Chuck Close (b. 1940, Monroe, Washington) is renowned for his innovative conceptual portraiture. He began creating photorealist portraits from photographs in the late 1960s, using a grid to map each facial detail. In the late 1970s, he began shifting away from this approach, creating images with layers of autonomous shapes and colors that cohere into his subject’s face when viewed from a distance. Constantly revitalizing his practice, Close works across a variety of media, extending beyond painting to encompass printmaking, photography, collage, and tapestries based on Polaroids.
In 2000, Close was presented with the prestigious National Medal of Arts by President Bill Clinton. He is a member of the American Academy of Arts and Letters, has served on the board of many arts organizations, and, in 2010, was appointed by President Barack Obama to serve on The President’s Committee on the Arts and the Humanities. In 2016, he created twelve large-scale mosaic portraits for New York’s 86th Street subway station at Second Avenue.
Pace has represented Chuck Close since 1977.
New York—Pace is pleased to announce Chuck Close: RedYellow Blue an exhibition of new oil paintings on view at 534 West 25th Street from September 11 to October 17, 2015. A new catalogue with an essay by Nancy Princenthal will accompany the exhibition.
In his most recent work, Close continues his investigation of the grid as an organizational device, exploring minimal information processing in portraiture. Close abandons the expressionistic brushstrokes that have characterized his paintings since the 1990s. Rather, he applies multiple thin washes of paint in each cell of the grid, layering red, yellow and blue until they accumulate into extravagant full-color images.
The earliest works in the exhibition—portraits of Cecily Brown and Cindy Sherman—reveal the beginnings of this process, leaving the painting’s development visible.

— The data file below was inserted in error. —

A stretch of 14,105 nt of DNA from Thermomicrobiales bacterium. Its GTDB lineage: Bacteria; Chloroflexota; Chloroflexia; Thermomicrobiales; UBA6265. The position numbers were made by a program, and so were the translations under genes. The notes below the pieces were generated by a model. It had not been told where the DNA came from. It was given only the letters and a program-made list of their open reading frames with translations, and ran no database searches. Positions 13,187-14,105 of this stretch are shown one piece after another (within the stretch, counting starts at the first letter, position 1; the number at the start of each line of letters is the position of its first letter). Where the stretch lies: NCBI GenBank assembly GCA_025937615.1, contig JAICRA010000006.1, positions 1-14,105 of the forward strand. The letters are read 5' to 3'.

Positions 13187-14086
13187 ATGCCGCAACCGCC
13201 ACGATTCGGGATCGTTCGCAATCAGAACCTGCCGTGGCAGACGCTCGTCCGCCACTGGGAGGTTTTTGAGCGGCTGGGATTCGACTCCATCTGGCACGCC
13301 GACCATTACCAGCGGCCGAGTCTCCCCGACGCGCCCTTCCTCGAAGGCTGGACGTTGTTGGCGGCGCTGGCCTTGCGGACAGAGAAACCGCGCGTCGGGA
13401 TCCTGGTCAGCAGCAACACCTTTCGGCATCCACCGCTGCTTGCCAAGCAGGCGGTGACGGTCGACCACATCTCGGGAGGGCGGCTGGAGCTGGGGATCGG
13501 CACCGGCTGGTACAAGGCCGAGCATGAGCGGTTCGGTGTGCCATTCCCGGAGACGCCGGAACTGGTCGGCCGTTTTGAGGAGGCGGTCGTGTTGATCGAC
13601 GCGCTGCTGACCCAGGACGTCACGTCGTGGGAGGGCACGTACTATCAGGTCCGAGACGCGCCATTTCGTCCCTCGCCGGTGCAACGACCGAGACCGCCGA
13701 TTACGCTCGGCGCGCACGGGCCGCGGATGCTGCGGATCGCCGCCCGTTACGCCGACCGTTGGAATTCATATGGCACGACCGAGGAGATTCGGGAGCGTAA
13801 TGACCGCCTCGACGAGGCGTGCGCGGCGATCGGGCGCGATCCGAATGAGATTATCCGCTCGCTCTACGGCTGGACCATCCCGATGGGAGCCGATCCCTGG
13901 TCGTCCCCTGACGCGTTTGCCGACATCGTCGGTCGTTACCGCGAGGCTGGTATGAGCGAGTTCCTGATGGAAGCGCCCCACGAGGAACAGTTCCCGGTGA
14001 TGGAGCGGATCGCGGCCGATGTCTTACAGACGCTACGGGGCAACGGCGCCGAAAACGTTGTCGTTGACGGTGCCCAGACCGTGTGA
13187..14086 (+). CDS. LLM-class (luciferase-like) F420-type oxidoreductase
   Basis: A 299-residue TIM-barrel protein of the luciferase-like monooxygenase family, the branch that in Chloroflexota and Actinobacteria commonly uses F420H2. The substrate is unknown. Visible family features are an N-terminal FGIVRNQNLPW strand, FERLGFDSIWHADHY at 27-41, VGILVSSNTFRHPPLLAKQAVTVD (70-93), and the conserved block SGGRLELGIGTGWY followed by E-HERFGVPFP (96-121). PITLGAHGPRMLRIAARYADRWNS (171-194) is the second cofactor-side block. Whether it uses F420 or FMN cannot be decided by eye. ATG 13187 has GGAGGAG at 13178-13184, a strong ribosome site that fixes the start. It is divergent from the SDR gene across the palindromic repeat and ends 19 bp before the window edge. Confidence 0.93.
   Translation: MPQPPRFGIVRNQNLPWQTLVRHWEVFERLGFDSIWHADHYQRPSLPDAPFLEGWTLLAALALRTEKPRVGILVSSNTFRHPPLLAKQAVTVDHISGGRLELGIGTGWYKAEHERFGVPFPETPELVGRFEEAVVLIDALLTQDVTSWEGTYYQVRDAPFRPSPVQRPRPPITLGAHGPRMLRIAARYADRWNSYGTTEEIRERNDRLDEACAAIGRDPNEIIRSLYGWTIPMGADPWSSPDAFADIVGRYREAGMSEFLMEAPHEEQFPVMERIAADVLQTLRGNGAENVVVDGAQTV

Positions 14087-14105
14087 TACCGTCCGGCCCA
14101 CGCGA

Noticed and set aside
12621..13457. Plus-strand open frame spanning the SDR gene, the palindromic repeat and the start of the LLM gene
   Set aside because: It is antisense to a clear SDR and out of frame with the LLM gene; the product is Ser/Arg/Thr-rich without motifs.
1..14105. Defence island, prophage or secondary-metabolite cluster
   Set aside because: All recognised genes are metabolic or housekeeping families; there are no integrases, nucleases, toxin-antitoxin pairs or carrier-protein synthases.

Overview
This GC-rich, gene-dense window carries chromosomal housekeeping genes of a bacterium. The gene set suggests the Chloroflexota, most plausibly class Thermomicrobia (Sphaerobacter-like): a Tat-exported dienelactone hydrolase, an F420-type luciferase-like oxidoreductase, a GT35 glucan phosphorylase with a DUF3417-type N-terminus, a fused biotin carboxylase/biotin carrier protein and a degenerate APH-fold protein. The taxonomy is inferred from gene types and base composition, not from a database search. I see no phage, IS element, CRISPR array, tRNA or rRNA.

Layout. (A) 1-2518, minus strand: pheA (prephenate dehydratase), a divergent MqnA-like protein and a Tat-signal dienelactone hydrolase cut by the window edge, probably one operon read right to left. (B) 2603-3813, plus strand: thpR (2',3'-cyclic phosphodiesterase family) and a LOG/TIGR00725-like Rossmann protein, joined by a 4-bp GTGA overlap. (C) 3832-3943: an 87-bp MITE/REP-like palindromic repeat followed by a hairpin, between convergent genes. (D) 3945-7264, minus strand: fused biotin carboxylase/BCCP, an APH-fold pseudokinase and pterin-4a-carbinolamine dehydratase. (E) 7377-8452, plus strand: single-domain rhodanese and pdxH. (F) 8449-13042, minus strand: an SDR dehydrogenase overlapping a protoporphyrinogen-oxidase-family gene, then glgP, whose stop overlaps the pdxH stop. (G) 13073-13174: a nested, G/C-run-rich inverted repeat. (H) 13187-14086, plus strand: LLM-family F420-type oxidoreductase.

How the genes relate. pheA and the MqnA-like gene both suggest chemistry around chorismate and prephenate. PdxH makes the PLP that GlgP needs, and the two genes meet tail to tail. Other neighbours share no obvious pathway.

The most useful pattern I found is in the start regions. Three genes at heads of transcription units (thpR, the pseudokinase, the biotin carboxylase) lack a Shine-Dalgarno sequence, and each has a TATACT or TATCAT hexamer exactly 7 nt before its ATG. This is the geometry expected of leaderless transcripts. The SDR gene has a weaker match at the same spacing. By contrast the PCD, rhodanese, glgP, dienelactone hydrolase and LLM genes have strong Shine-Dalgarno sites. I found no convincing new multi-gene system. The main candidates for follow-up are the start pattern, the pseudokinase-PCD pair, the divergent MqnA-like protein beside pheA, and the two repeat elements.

Although the works represent a new direction for Close, they are also a revival and reconsideration of processes he first used in the 1970s when he first restricted his palette to three colors, coaxing different saturations of paint and hue into photorealist portraits.
When viewed up close, the portrayed subjects disintegrate into grids of color evocative of Paul Klee’s Magic Square paintings. These works attest to a heightened interest in the effects of color and suggest a new way of challenging the processes through which his portraits are constructed. It allows him to create distinct works from the same image through different saturations and juxtapositions of hue.
Chuck Close (b. 1940, Monroe, Washington) studied at the University of Washington (BA, 1962) and at the Yale University School of Art and Architecture (BFA, 1963; MFA, 1964), receiving honorary degrees from both of his alma maters as well as numerous other institutions. Close is a member of the American Academy of Arts and Letters and has served on the board of many arts organizations. In 2010 President Barack Obama appointed Close to The President’s Committee on the Arts and the Humanities.
Close has been the subject of more than two hundred solo exhibitions in more than twenty countries, including major exhibitions at the Walker Art Center, Minneapolis (1980, 2005); The Museum of Modern Art, New York (1993, 1998); The Metropolitan Museum of Art, New York (2004); and Museo Nacional Centro de Arte Reina Sofia, Madrid (2007). His solo exhibition Chuck Close Photographs was recently presented at Parrish Art Museum in Water Mill, New York, and will be on view at the University Museum of Contemporary Art at the University of Massachusetts, Amherst, from September 11 to December 6, 2015.
Close’s work can be found in more than eighty public collections. Chuck Close: Paintings, 1967 – present, a digital catalogue raisonné, was released by Artifex Press in 2014.
Close lives and works in New York and Miami Beach.
Pace has represented Close since 1977. This is his sixteenth solo exhibition at the gallery.
2015. Pace Gallery. Paperback
52 pages: 94 color illustrations; 14 ¼ x 12 inches